Arts & Culture


Lust, Faith and Phylacteries

By Steven Zeitchik

‘Mendy: A Question of Faith” is cinematic proof that putting faith and sex in a movie doesn’t make the film about religion, and doesn’t necessarily make it sexy.In this cheesily staged feature, which is showing through May 26 at Cinema Village in Manhattan, the titular character (Ivan Sandomire) is a Satmar Hasid who has developed someRead More


Jewish Life Under the Microscope

By Toby Appleton Perl

Video can be a harsh, unforgiving and literal medium. But Israeli artist Michal Rovner’s work is refreshingly distinct from much of the contemporary crop of edgy video art that is designed to offend and upset. In Fields, her current exhibit at the Tel Aviv Museum of Art, she has transformed the medium into a subtle and sensual instrument for theRead More


Adventures in the American Southwest

By Noel Pugach

They lived the adventure, excitement and dangers of the Southwest frontier. Outside of Pueblo, Colo., 5-year-old Clara Goldsmith was kidnapped by Indians and traded back to her anxious father, Henry, for some calico, flour and hickory; teenage Levi Herzstein was gunned down in 1896 by Thomas “Black Jack” Ketchum, New Mexico’sRead More


French Writers’ New Renaissance

By Samuel Moyn

In Lieu of Memory: Contemporary Jewish Writing in France By Thomas Nolden Syracuse University Press, 264 pages, $29.95. * * *I n the novels of Patrick Modiano, one of his famous peers, a leading French Jewish writer once told me to look for something: telephone books. The advice seemed strange at the time: What literary power could flowRead More


Woman of Letters, Woman of the World

By Allison Hoffman

‘Femme de lettres” — “woman of letters” — is how Sybille Bedford once listed her profession on a customs form, following a conceit suggested to her by Aldous Huxley years before she found success as a writer of travelogues, novels and court-trial journalism. But in truth, Bedford — a renowned novelist, journalist and biographer whoRead More


Cycles of Poverty

By Daniel M. Jaffe

WASHINGTON, D.C. —A woman holding a placard stating “Behar, Leviticus 25” marched down the center aisle of the United States Senate, disrupting this afternoon’s session. As Senators scurried to hide beneath their seats, the protester paced before the podium for five minutes until Capitol police, guns drawn, surrounded her. Only after oneRead More


KGB Confidential: Unearthing a Hero of Soviet Jewry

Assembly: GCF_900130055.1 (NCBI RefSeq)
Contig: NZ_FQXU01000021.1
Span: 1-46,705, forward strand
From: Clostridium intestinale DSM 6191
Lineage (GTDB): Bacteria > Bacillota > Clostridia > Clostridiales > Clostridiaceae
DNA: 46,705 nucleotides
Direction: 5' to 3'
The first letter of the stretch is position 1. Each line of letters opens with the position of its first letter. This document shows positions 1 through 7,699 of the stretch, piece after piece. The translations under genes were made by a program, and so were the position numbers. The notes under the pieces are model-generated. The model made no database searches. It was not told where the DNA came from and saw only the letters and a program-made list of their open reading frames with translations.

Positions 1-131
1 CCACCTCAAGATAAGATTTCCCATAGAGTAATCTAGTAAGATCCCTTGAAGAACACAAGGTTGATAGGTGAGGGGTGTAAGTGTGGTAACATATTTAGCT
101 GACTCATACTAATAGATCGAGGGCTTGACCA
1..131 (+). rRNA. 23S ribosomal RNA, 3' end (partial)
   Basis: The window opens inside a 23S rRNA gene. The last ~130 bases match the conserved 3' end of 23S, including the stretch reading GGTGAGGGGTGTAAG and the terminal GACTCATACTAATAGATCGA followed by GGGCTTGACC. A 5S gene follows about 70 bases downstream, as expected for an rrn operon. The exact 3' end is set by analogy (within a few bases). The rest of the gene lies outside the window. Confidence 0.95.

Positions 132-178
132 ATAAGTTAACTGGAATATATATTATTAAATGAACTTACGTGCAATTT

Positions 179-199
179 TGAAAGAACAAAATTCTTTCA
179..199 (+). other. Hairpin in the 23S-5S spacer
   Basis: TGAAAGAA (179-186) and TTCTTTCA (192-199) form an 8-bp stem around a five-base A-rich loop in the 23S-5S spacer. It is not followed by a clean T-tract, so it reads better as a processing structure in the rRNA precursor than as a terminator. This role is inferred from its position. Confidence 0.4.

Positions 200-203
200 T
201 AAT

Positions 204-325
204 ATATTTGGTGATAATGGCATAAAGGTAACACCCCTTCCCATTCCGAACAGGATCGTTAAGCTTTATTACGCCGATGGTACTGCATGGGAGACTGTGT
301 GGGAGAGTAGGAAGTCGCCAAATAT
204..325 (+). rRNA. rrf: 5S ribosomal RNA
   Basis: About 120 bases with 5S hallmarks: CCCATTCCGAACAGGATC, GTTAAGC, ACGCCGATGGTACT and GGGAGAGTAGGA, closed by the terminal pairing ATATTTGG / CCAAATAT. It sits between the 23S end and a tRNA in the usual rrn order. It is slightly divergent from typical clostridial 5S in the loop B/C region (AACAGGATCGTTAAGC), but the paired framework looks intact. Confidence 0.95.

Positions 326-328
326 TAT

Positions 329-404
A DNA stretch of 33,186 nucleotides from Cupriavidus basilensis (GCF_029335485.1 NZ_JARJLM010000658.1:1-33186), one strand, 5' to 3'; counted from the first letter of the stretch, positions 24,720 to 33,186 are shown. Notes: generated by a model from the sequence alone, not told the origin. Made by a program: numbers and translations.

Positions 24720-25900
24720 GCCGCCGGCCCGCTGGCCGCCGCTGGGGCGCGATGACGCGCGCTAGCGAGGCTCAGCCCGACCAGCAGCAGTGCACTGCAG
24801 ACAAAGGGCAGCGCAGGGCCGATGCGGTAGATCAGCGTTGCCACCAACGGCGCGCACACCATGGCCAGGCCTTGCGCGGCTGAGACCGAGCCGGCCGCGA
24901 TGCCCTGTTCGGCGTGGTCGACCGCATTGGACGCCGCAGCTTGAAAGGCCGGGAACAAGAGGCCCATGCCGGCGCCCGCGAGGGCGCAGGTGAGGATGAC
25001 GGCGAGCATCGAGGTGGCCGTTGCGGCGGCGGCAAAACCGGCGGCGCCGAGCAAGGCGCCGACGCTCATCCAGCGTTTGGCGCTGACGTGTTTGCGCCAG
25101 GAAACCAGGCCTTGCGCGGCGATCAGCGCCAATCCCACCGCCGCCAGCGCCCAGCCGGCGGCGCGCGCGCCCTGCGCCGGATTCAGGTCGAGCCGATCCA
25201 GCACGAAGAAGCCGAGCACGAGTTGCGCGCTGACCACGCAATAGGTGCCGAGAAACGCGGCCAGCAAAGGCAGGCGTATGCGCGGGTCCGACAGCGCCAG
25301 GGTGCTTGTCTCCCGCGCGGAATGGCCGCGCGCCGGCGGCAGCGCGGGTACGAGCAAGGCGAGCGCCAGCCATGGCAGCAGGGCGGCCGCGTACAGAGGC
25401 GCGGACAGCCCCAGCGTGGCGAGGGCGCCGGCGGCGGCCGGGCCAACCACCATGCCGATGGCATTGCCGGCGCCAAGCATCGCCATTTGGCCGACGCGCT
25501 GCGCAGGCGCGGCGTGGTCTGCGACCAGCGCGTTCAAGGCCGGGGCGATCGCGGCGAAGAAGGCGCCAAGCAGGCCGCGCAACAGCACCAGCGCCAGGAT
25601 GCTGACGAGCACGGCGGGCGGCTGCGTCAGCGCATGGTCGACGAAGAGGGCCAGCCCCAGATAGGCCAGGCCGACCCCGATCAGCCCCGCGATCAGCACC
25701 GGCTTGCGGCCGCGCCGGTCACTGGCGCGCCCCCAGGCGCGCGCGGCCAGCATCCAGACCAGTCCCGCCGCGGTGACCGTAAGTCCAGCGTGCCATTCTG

By Gal Beckerman

There is a long-standing tradition among the Russian intelligentsia of honoring one’s intellectual heroes by prominently displaying their image for all to see. In a place where others might put family portraits, the Russian physicist has a photo of the professor who trained him; the poet stares up at Mandelstam or Brodsky. When I went to visitRead More


Clothes Maketh the Man?

By Jeffrey Fiskin

In a great metropolis, two gentlemen meet outside a large store that specializes in photographic and video equipment. They are both dressed soberly, one in the familiar navy-blue business suit, the other in a black caftan and a round cap with a thick fur brim and old-fashioned shoes, as well.Yehuda: Naftali! How are you?Naftali: Yehuda! Fine. LongRead More


Video Artist Presents a Reinterpretation of Scripture

By Dinah A. Spritzer

It takes some kind of chutzpah to announce at your wedding that you’re going to rewrite Deuteronomy because you find it offensive. But what kind of person turns such a wedding proclamation into an art exhibit?Melissa Shiff — a postmodern Canadian Jewish performance artist who was married by a secular humanist rabbi at a TorontoRead More


CONTRASTING LANDSCAPES

By Sarah Kricheff

Known for his bold brushstrokes and vibrant colors, Michael Kovner creates paintings that offer lush images of Israeli scenery. An expansive beach dotted with red umbrellas, piles of yellow haystacks casting moody shadows in the sunlight and a blunt portrait of a lemon tree ripe with fruit are among his subjects. InRead More


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